I have family that lives in Visalia, California and while my uncle was still alive, I made frequent trips up there – often once per month. A 3hr drive on I-5 is not a horrible thing, but the drive from LA over the Grapevine through California’s Central Valley did get tedious at times. As we pulled onto CA198 we always passed Visalia Municipal Airport, and through the years I spied many different airlines operating what always turned out to be a money-losing route under the taxpayer-subsidized Essential Air Service Program (EAS), which seeks to provide commercial air service to smaller communities.
United used to fly 737-200s to Visalia from San Francisco and Los Angeles, but that was way before my time. I remember when United Express, operated by Skywest, began service between Visalia and Fresno. That did not last long. I remember when America West/US Airways Express began service to Merced and Las Vegas, operated by Mesa Airlines. Failed. Now Great Lakes Aviation operates service to LAX, though no longer as a United codeshare and it too is pulling out.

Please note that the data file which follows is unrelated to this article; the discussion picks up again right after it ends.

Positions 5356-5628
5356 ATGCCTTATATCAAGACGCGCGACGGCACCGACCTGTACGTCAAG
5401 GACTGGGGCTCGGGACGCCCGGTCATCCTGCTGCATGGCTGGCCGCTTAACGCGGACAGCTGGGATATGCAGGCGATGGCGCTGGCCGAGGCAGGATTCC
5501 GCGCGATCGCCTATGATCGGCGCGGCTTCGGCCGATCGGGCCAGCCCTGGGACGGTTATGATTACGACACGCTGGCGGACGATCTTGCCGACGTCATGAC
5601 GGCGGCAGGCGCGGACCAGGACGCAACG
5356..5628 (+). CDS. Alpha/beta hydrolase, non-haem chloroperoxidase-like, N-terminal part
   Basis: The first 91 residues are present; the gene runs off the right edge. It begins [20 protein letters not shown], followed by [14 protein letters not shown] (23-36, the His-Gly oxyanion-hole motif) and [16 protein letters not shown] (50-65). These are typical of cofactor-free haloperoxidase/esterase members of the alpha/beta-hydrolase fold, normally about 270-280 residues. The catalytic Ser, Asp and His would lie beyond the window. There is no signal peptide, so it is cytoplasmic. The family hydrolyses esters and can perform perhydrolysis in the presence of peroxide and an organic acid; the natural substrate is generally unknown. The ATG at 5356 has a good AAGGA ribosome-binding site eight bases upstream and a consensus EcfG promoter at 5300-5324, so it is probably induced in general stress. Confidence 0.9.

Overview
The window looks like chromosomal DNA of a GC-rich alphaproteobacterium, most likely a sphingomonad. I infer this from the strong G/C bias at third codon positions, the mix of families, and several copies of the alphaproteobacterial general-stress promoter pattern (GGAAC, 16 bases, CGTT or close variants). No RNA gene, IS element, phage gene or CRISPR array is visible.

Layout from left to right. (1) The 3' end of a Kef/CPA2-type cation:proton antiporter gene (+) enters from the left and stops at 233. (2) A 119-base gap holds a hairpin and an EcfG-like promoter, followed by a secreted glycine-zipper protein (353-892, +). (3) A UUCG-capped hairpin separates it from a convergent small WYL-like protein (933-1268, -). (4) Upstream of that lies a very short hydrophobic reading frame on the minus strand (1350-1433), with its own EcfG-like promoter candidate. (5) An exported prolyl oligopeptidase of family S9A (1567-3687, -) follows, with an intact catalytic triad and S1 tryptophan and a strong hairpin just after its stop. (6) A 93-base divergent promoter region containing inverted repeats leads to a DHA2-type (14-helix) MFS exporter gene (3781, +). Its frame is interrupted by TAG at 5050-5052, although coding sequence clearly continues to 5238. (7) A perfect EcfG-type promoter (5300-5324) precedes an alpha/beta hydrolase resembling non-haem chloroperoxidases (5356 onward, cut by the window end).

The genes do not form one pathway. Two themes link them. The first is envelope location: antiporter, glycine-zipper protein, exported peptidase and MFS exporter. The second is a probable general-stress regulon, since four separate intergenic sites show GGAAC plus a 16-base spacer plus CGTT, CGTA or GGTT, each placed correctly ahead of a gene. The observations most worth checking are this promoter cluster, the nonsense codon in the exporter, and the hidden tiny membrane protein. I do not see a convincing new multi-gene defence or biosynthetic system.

All have failed. All have lost money.
When Mesa’s 19-seat Beech 1900-D aircraft failed to gain traction to LAS and MCE, many blamed the tiny aircraft. Perhaps the aircraft was just too big, as the latest operator, SeaPort Airlines, will use a 9-seat turboprop to inagurate new service next year to Oakland and Burbank (SeaPort will also start Burbank – San Diego service next month).
Fares will range from $49-99 and there is some concern over loads–
The new EAS requirements mean SeaPort Air must have four to five passengers on each flight, which is something Great Lakes struggled with. If they can’t keep up that capacity over the next year, air service in Visalia could be eliminated.
“If they don’t meet the targets on subsidies for this next year then we won’t have any airline system, and that’s going to be a stretch even for SeaPort to make,” said Frost.
It seems to me that if you can’t have 4-5 passengers on a flight, there is probably not a need for scheduled commercial air service and certainly not subsidized air service.
But if service does get off the ground, I am going to have to give it a try. Driving to LAX just defeated the purpose of flying to Visalia, but a quick trip from Burbank to Visalia for $49 each way is cheaper than driving if I am traveling solo don’t have to park at Burbank.